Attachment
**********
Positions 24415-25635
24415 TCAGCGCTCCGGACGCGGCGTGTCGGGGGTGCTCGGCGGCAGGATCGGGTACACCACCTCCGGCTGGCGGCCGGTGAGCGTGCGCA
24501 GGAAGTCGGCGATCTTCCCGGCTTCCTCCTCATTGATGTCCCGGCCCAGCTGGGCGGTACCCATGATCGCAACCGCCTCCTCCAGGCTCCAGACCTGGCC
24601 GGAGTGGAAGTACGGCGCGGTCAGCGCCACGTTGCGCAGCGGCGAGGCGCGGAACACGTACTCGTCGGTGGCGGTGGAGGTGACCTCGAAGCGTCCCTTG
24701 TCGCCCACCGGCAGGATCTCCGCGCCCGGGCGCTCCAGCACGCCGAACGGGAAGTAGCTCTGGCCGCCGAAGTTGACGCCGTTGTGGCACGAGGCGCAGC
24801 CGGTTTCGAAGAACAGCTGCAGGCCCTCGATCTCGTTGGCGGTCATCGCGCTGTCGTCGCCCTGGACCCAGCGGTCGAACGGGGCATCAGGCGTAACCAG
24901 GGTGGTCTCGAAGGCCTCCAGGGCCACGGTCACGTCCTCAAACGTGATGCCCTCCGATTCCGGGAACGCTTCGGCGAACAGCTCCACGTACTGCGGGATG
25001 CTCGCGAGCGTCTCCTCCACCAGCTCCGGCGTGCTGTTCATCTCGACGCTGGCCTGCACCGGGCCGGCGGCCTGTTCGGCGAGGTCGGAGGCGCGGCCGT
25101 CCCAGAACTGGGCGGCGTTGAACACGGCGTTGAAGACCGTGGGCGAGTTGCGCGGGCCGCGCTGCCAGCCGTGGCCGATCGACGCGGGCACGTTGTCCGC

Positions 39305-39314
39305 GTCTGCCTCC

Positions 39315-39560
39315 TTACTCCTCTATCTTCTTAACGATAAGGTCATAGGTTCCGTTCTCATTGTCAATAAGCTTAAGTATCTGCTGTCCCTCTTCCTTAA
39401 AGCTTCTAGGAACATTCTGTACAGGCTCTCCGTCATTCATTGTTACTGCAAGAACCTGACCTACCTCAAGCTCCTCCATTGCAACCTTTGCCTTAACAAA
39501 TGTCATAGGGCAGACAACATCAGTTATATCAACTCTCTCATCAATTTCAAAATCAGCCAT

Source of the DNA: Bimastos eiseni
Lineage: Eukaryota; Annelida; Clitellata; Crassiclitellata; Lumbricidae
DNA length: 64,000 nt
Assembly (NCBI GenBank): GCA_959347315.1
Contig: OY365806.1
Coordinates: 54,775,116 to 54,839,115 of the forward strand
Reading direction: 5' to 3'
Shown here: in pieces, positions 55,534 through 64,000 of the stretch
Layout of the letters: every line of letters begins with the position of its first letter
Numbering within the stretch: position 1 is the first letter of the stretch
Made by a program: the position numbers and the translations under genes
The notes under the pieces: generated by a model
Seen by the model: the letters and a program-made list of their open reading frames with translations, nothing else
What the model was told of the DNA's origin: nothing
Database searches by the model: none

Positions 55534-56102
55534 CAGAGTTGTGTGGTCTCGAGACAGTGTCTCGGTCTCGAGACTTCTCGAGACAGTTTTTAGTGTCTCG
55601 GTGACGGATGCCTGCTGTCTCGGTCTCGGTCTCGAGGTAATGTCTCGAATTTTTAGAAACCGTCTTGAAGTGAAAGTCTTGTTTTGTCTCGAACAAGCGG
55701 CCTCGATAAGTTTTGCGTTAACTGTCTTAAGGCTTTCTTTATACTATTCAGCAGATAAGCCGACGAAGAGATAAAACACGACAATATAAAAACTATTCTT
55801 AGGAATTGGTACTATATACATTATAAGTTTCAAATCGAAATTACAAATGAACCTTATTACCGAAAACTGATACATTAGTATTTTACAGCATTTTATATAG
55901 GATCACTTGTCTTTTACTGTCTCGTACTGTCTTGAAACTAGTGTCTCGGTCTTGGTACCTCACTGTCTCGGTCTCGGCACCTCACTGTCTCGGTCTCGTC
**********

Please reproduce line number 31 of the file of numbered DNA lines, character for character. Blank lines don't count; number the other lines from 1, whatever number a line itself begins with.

Positions 55534-56102